Scaling location-based services with location privacy constraints: architecture and algorithms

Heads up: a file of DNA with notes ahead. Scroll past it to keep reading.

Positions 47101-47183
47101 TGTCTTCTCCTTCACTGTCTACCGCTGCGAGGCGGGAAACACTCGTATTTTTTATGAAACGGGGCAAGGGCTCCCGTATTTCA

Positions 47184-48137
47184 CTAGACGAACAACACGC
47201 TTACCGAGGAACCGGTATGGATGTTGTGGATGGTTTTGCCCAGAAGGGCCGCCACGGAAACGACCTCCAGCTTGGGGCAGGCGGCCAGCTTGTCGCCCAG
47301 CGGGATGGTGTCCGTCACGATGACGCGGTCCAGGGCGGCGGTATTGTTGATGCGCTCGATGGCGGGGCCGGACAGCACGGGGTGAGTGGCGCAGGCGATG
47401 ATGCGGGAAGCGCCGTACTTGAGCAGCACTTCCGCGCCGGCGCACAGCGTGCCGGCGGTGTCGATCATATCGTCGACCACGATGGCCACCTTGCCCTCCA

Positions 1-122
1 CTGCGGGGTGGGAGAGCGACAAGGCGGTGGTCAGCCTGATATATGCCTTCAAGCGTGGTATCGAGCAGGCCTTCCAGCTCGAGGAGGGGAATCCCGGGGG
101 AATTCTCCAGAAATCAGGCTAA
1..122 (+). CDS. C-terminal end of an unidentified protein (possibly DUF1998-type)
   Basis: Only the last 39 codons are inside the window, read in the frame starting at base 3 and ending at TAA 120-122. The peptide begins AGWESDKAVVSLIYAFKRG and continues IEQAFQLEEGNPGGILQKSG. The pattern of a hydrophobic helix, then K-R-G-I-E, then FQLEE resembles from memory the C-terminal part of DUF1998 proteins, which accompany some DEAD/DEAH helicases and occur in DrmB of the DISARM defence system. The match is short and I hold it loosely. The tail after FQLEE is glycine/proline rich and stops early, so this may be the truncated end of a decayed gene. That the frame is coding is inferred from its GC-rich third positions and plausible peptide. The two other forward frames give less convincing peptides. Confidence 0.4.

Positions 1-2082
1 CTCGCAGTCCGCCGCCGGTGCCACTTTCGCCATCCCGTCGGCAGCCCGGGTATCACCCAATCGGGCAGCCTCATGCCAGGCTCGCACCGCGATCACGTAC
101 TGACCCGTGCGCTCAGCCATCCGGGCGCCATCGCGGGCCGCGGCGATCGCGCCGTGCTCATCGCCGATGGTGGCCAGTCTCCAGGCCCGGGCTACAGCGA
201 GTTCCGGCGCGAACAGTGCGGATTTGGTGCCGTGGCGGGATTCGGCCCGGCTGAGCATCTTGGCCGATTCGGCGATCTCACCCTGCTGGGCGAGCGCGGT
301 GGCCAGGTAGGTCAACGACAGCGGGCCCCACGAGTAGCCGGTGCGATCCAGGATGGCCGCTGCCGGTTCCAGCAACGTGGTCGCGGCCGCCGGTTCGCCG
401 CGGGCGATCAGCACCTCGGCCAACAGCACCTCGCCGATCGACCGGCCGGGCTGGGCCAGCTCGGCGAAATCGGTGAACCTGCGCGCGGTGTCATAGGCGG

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Advances in sensing and positioning technology, fueled by wide deployment of wireless networks, have made many devices location-aware. These emerging technologies have enabled a new class of applications, known as Location-Based Services (LBS), offering both new business opportunities and a wide array of new quality of life enhancing services. One example of such services is spatial alarms, an enabling technology for location-based advertisement, location-based alerts or reminders and a host of other applications. On the other hand, the ability to locate mobile users accurately also opens door for new threats - the intrusion of location privacy. The time series of location data can be linked to personal identity, which leads to unauthorized information exposure about the individual's medical conditions, alternative lifestyles, unpopular political views or location-based spam and stalking. Thus, there are two important challenges for location-based service provisioning. How do we scale LBSs in the presence of client mobility and location dependent constraints for the multitude of new, upcoming location-based applications under a common framework? How do we provide anonymous location- based services with acceptable performance and quantifiable privacy protection in the next generation of mobile networks, systems and applications? This dissertation delivers technical solutions to address these important challenges. First, we introduce spatial alarms as the basic primitive to represent a class of locationbased services that require location-based trigger capability. Similar to time-based alarms, spatial alarms serve as spatial event reminders that enable us to express different location-based information needs supported by a variety of applications ranging from location-based advertisements, location-based personal assistants, to friend locator services like Google Latitude. We develop a generalized framework and a suite of optimization techniques for server-centric scalable processing of spatial alarms. Our architecture and algorithm development provide significant performance enhancement in terms of system scalability compared to naive spatial alarm processing techniques, while maintaining high accuracy for spatial alarm processing on the server side and reduced communication costs and energy consumption on the client side. Concretely, we develop safe period optimizations for alarm processing and introduce spatial alarm grouping techniques to further reduce the unnecessary safe period computation costs. In addition, we introduce a distributed alarm processing architecture that advocates the partitioning of the alarm processing load among the server and the relevant mobile clients to reduce the server load and minimize the client-to-server communication cost through intelligent distribution and parallelization. We also explore a variety of optimization opportunities such as incorporating non-spatial constraints into the location-based information monitoring problem and utilizing efficient indexing methods such as bitmap indexing to further enhance the performance and scalability of spatial alarm processing in the presence of mobility hotspots and skewed spatial alarm distributions. Second, we develop the PrivacyGrid framework for privacy-enhanced location service provisioning, focusing on providing customizable and personalized location privacy solutions while scaling the mobile systems and services to a large number of mobile users and a large number of service requests. The PrivacyGrid approach has three unique characteristics. First, we develop a three-tier architecture for scaling anonymous information delivery in a mobile environment while preserving customizable location privacy. Second, we develop a suite of fast, dynamic location cloaking algorithms. It is known that incorporation of privacy protection measures may lead to an inherent conflict between the level of privacy and the quality of services (QoS) provided by the location-based services. Our location cloaking algorithms can scale to higher levels of location anonymity while achieving a good balance between location privacy and QoS. Last but not the least; we develop two types of location anonymization models under the PrivacyGrid architecture, one provides the random way point mobility model based location cloaking solution, and the other provides a road network-based location privacy model powered by both location k-anonymity and segment s-anonymity. A set of graph-based location cloaking algorithms are developed, under the MobiCloak approach, to provide desired levels of privacy protection for users traveling on a road network through scalable processing of anonymous location services. This dissertation, to the best of our knowledge, is the first one that presents a systematic approach to the design and development of the spatial alarm processing framework and various optimization techniques. The concept of spatial alarms and the scaling techniques developed in this dissertation can serve as building blocks for many existing and emerging location-based and presence based information and computing services and applications. The second unique contribution made in this dissertation is its development of the PrivacyGrid architecture for scaling anonymous location based services under the random waypoint mobility model and its extension of the PrivacyGrid architecture through introducing the MobiCloak road-network based location cloaking algorithms with reciprocity support for spatially constrained network mobility model. Another unique feature of the PrivacyGrid and MobiCloak development is its ability to protect location privacy of mobile users while maintaining the end-to-end QoS for location-based service provisioning in the presence of dynamic and personalized privacy constraints.